MadSci Network: Physics

Re: How is heat transported by a Peltier Junction?

Date: Sun Sep 26 07:58:52 1999
Posted By: Yaxun Liu, Grad student, Electrical Engineering, National University of Singapore
Area of science: Physics
ID: 938102151.Ph

Fig.1 shows two metal strips and a battery connected together. We know that metal has some "binding" forces on the conductive electrons moving in it. When we pull out a electron from a metal we need to do some work, therefore a electron in a metal has some negative potential energy compared to a free electron. (If that seems difficult to understand, imagine a ball. If a ball is at a higher position, it has some positive energy because when it falls, this energy will convert to its kinetic energy. However, if it is at a lower position, we need to do some work to bring it up to our level, therefore it has a negative potential energy when it is at a lower position.) In fig.1 the "green metal" has a lower energy level than the "red metal". At the upper junction, when a electron moves from the green metal into the red metal, part of its kinetic energy will convert to potential energy and it will move slower. Since the temperature is just a representation of the average speed of the random movements of the particles, the temperature at the upper junction seems to decrease. Of course at the upper junction there are also electrons moving back from the red into the green, but a electric current means a net electron flux from the green to the red, therefore a net cooling effect. Similarly, At the lower junction, there is a net flux of electrons from the red to the green, therefore a net heating effect.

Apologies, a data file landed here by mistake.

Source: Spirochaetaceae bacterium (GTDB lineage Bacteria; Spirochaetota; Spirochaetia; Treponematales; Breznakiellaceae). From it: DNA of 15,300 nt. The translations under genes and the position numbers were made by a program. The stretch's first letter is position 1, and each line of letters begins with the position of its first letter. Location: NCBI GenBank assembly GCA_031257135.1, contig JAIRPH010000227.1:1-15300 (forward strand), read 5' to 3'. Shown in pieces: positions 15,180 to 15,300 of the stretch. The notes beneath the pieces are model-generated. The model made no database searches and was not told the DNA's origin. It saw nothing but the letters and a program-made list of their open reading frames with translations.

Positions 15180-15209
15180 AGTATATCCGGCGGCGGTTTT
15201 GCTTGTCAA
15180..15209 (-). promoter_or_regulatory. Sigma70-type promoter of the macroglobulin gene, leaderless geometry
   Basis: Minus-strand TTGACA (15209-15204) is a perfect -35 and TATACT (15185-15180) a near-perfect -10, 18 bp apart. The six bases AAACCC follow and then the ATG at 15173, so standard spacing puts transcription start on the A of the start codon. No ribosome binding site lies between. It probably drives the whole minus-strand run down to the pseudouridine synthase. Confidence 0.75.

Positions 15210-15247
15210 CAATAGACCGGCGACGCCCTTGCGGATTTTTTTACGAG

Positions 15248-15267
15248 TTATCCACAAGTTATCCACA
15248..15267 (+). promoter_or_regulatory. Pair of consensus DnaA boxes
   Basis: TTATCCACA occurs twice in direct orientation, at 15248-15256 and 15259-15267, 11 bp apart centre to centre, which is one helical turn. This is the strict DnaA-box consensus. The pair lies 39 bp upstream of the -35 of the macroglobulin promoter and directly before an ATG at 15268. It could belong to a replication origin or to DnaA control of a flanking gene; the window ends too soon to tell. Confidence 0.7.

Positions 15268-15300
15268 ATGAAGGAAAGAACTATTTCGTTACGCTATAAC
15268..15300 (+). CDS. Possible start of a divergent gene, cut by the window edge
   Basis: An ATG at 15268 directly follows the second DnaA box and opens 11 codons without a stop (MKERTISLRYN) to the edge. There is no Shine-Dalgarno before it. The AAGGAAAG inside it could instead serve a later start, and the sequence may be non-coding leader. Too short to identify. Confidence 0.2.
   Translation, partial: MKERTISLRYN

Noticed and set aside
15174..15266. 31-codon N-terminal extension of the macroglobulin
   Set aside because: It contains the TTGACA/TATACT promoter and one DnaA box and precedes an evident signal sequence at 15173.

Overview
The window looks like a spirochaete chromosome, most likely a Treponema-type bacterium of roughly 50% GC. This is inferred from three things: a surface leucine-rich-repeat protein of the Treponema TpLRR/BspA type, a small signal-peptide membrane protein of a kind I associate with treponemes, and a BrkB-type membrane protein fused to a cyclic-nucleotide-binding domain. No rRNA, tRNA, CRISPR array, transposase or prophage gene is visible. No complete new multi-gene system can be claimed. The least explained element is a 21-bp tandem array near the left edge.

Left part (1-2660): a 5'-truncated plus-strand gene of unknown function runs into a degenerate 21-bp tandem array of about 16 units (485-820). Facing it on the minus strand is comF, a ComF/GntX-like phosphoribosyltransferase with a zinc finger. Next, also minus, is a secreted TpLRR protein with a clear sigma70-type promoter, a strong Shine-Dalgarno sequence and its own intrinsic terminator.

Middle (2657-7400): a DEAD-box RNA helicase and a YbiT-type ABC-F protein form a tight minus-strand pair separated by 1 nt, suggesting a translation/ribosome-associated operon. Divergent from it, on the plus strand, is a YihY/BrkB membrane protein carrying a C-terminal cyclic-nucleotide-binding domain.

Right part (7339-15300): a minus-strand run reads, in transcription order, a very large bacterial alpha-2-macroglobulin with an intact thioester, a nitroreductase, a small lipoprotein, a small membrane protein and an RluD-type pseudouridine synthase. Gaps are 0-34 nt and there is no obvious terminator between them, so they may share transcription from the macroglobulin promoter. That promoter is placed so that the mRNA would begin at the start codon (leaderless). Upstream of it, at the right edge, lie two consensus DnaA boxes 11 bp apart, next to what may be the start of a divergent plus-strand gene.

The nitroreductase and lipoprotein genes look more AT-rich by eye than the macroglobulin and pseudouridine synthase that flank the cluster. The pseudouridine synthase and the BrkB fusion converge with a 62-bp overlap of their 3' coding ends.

This explanation is rather crude. There is a very good article on the web about the Peltier effect in semiconductors [1], it can also help you understand the Peltier effect at the junction of two different metals.



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